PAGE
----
By World Healthcare Journal-
With cases of the infection up by 700 per cent, nearly 90,000 cases of measles have been reported in the DRC since January.
In addition to the ever-worsening Ebola epidemic in the Democratic Republic of the Congo (DRC) which has now spread to Uganda, health ministry officials this week declared a measles outbreak spanning nearly 90% of the country, totalling 87,000 suspected cases since the beginning of the year. This measles epidemic is the deadliest since the disease made a strong resurgence in the DRC in 2011.
Medicins sans Frontieres (MSF) states that measles in the DRC has claimed the lives of more than 1,500 people, at the time of publication. The organisation is urging countries and international health groups to coordinate urgent efforts to help the DRC, emphasising the vital need for vaccines and supplies.
Measles itself is a highly infectious airborne illness that is spread when an infected host coughs or sneezes. The virus itself is also quite hardy, able to survive on surfaces outside of the body for 4-5 hours. This makes it a bigger problem in poorer areas, where sanitation and running water is less available.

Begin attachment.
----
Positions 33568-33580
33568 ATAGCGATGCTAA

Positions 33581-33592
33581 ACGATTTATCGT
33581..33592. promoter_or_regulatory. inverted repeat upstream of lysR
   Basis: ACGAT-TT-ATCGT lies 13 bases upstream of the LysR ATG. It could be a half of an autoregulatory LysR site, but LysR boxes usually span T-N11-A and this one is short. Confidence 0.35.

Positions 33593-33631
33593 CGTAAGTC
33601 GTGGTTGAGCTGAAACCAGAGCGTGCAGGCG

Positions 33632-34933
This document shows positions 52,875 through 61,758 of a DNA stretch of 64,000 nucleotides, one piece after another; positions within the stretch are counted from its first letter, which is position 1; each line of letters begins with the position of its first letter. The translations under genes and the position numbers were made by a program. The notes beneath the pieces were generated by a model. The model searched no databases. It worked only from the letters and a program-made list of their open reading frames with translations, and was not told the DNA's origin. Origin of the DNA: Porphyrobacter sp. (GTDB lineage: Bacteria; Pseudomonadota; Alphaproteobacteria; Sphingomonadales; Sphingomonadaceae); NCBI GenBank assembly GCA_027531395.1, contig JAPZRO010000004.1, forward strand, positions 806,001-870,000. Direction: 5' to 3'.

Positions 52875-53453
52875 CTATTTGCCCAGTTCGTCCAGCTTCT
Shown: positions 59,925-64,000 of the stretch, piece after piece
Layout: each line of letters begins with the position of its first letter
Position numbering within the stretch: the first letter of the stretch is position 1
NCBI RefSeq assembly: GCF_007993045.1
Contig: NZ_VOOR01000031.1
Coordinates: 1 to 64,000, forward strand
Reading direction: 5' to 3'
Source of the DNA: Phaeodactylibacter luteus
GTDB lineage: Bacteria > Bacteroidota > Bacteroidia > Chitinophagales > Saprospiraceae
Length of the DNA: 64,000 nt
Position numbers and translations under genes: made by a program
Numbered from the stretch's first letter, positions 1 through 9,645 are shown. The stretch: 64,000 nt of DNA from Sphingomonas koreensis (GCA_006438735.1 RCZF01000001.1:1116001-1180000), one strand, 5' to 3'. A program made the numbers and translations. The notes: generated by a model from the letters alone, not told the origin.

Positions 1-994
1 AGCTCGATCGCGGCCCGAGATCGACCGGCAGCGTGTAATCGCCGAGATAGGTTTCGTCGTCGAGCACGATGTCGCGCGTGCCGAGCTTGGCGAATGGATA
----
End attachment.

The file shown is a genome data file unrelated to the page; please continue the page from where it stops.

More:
Measles can be prevented by the MMR vaccine, which is given to children in the UK as part of the NHS childhood vaccination programme.
Health officials across the globe say vaccination programmes are the only way to prevent measles spreading out of control. Countries such as the U.S and the U.K have eliminated the disease, as a result of such vaccination programmes, with 42 out of 53 European countries achieving elimination status. However, due to increasing rates of anti-vaccination movements, the disease is being seen more and more frequently in countries with vaccination programmes. This year, the U.S has seen the largest measles outbreak in 25 years.
Speaking to the MSF a resident of the Kasaï province detailed the effects that the measles outbreak is having in rural communities.
“Measles has caused so much damage in my village. There were deaths in almost every house. Some families have lost two, three or even four children. ”
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